lessu pay providers a lot than now, you should expect to see less health care available. if you reduce co-pays for patients, that is wonderful in terms of increasing access for care, but it also means a lot more demand and health care. some of it less valuable. those two trends colliding. had esl this particularly to a public that already got spooked by obamacare. and you have a situation now where certain unions have plans which would arguably in their current state to be better than some of the proposals pushed out there by elizabeth warren and bernie sanders. what is the selling point? >> the mechanism could be very
different. -- you need to have a serious discussion about how much health care that is. goldplated health insurance for everyone. there is so much that modern medicine can do, that if everyone has all of the care that might be available, that is more than 100% of gdp. once you have that conversation, maybe the answer is not medicare for all. to top uple than able the insurance if they have the resources. that is a difficult conversation because that suggests a two-tier system. scarlet: when we try to put numbers to it, it seems like it is almost fruitless to say how
much it will cost. , what is thean best way for them to make the point that this is a necessary initiative that requires trade-off on all sides, yet not scare the public when it comes to how much it will cost. >> i am an economist. i will put a number on anything. i think we have to put numbers on these things. pretending that expanding medicare to all u.s. citizens would somehow pay for itself is misleading. hope onanging a lot of administrative savings. certainly, there is a lot of scope, but i don't think there is nearly enough money to pay for a goldplated plan for everyone. whether that is reducing how much you pay providers, introduce more copayments for
patients to try to get patients steered toward high-value care. i don't think there is a realistic way to see -- to say that a medicare for all plan would not result in massive increases in taxes. the discussion we need to have is whether that is our preferred way. romaine: we will have to leave it there. i grew up right down the street from there. beautiful college. don't forget to tune in to our special coverage of super tuesday. live analysis of the democratic contest. that is march 3, 7:00 p.m. eastern time. this is bloomberg. ♪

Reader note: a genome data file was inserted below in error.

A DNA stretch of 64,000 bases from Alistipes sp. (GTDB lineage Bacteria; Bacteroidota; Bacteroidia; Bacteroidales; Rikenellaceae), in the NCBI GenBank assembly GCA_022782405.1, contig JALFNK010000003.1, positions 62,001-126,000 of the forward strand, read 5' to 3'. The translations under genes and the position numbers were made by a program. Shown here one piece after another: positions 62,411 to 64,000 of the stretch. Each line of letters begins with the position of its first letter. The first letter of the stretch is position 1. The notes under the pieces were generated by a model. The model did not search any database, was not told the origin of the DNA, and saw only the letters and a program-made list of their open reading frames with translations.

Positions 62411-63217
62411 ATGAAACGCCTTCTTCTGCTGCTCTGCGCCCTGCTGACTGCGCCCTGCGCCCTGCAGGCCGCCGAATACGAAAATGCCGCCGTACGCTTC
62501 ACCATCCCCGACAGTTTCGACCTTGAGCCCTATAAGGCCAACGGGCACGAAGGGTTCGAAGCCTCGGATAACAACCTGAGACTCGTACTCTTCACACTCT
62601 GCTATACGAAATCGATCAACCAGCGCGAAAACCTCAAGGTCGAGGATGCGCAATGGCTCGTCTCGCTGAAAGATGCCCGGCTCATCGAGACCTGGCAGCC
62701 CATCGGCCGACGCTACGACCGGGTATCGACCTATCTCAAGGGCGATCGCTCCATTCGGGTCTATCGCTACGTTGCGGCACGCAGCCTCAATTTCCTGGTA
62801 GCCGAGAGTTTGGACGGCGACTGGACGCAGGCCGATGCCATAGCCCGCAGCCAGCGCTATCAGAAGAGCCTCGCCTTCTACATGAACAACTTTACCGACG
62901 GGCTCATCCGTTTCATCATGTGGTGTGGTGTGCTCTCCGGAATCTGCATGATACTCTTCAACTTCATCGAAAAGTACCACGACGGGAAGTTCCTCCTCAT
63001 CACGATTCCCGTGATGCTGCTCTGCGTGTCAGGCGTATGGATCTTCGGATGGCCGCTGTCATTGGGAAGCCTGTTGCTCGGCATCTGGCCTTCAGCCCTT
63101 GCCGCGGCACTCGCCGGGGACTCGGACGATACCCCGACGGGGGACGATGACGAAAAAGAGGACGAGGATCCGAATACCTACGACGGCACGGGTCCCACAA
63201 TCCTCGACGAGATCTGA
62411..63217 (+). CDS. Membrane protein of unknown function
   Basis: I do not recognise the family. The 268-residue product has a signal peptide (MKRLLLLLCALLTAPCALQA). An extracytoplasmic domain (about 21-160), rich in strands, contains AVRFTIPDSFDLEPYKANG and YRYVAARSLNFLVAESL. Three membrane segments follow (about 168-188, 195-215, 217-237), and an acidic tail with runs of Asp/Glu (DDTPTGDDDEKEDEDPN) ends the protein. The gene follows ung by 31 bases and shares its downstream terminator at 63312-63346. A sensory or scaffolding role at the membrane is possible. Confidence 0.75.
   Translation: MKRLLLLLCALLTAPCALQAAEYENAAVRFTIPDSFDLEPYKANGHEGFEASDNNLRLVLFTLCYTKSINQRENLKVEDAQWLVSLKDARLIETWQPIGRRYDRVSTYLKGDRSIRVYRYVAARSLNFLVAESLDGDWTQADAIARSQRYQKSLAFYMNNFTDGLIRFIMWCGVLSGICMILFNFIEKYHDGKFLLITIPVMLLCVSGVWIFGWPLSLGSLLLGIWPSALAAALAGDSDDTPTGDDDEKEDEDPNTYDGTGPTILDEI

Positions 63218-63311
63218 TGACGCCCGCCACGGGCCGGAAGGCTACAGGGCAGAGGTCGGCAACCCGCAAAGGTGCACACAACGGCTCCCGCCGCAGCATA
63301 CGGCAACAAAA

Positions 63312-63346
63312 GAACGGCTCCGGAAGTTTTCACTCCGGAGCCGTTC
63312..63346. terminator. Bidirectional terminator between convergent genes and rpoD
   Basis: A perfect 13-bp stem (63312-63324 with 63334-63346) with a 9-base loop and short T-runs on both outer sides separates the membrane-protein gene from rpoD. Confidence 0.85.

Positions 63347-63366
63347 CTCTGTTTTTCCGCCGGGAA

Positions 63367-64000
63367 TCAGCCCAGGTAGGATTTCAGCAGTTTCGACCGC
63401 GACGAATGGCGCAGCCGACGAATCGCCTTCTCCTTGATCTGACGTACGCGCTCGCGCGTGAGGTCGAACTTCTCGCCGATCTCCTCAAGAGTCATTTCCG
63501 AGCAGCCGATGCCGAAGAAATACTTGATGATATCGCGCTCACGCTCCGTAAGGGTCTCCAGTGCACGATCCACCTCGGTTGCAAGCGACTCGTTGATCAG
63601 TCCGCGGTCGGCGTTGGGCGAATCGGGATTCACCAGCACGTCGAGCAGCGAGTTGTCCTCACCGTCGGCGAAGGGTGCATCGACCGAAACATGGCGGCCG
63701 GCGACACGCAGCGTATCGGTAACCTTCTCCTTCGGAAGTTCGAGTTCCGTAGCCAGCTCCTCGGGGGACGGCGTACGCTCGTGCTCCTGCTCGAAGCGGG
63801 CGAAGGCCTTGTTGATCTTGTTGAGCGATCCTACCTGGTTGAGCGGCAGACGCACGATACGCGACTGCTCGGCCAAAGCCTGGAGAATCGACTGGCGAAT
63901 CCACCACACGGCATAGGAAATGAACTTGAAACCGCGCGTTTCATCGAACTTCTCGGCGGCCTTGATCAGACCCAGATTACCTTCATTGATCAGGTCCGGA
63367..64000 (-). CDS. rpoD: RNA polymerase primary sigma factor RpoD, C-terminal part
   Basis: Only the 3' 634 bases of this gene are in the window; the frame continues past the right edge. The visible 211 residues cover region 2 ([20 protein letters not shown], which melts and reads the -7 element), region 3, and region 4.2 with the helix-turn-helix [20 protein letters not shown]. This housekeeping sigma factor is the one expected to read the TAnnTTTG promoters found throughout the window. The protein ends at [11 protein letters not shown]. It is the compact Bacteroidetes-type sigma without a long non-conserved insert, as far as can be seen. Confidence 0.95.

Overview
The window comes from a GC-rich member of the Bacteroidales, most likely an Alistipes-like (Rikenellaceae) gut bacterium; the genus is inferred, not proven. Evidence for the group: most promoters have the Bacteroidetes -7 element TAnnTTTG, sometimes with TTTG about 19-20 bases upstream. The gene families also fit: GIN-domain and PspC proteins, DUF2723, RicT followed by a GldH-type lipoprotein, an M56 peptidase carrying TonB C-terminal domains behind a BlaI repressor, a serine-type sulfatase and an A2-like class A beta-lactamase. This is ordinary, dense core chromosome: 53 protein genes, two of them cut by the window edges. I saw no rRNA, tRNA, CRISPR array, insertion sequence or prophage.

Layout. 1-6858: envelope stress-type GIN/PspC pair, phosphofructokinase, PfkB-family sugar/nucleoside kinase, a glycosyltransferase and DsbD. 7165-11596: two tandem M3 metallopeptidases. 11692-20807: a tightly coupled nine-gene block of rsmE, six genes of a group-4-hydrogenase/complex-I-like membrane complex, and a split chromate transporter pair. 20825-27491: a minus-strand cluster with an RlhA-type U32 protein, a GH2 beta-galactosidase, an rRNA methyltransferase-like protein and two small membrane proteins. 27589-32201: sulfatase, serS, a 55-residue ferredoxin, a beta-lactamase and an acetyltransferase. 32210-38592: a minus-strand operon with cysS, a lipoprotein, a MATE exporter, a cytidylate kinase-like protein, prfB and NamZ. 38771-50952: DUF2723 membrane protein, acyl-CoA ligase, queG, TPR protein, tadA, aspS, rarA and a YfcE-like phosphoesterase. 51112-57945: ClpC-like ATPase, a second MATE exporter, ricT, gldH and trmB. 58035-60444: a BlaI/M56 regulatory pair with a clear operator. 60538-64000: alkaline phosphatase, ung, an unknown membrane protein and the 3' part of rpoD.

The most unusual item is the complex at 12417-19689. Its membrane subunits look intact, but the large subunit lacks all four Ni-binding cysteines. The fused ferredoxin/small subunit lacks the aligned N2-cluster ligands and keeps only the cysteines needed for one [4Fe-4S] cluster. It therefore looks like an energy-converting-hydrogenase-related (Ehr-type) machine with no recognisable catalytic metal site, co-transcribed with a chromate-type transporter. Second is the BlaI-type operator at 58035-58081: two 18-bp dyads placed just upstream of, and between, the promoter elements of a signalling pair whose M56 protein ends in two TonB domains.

♪ effects it is time for --scarlet: it is time for smart charts. we are joined by michael sheldon. volatile, crazy trading week the back of the declines we saw last week. do you think more is going to come in terms of moves up or down? over the near term, nobody really knows what to expect from the coronavirus. the question is how much disruption will there be to the economy? ebola, thet aids, sars virus.
what the research indicates is that at least in the six-month period following the breakout of the next 12t, over months, markets were higher nine out of 11 times. next let's bring into the equation a fundamental picture on consumer confidence. one thing, the coronavirus, it is still unknown. of consumer chart confidence. it came out earlier this week. they basically look at 3000 families and history of the summer confidence. the consumer represents about two thirds of the overall economy. wages are rising at a moderate rain and household balance sheets are in pretty good shape. that is captured in this chart here. consumer confidence, we think it rose to a six month high.
we are encouraged by the data but is news about the coronavirus spreads, we could see some weakness. i think the volatility in financial markets could cause some of april back near term. scarlet: let's bring the earnings into the equation. for earnings and white. as we talked about forward 12 month earnings when i was here in december. forward 12 month earnings with the s&p 500, and it basically shows that stock pieces tend to follow the direction of corporate profits over time. the estimate for corporate profit earnings was 9.4% for the s&p 500. last week, that number is down to about 7.7%. we think earnings projections are coming down somewhat as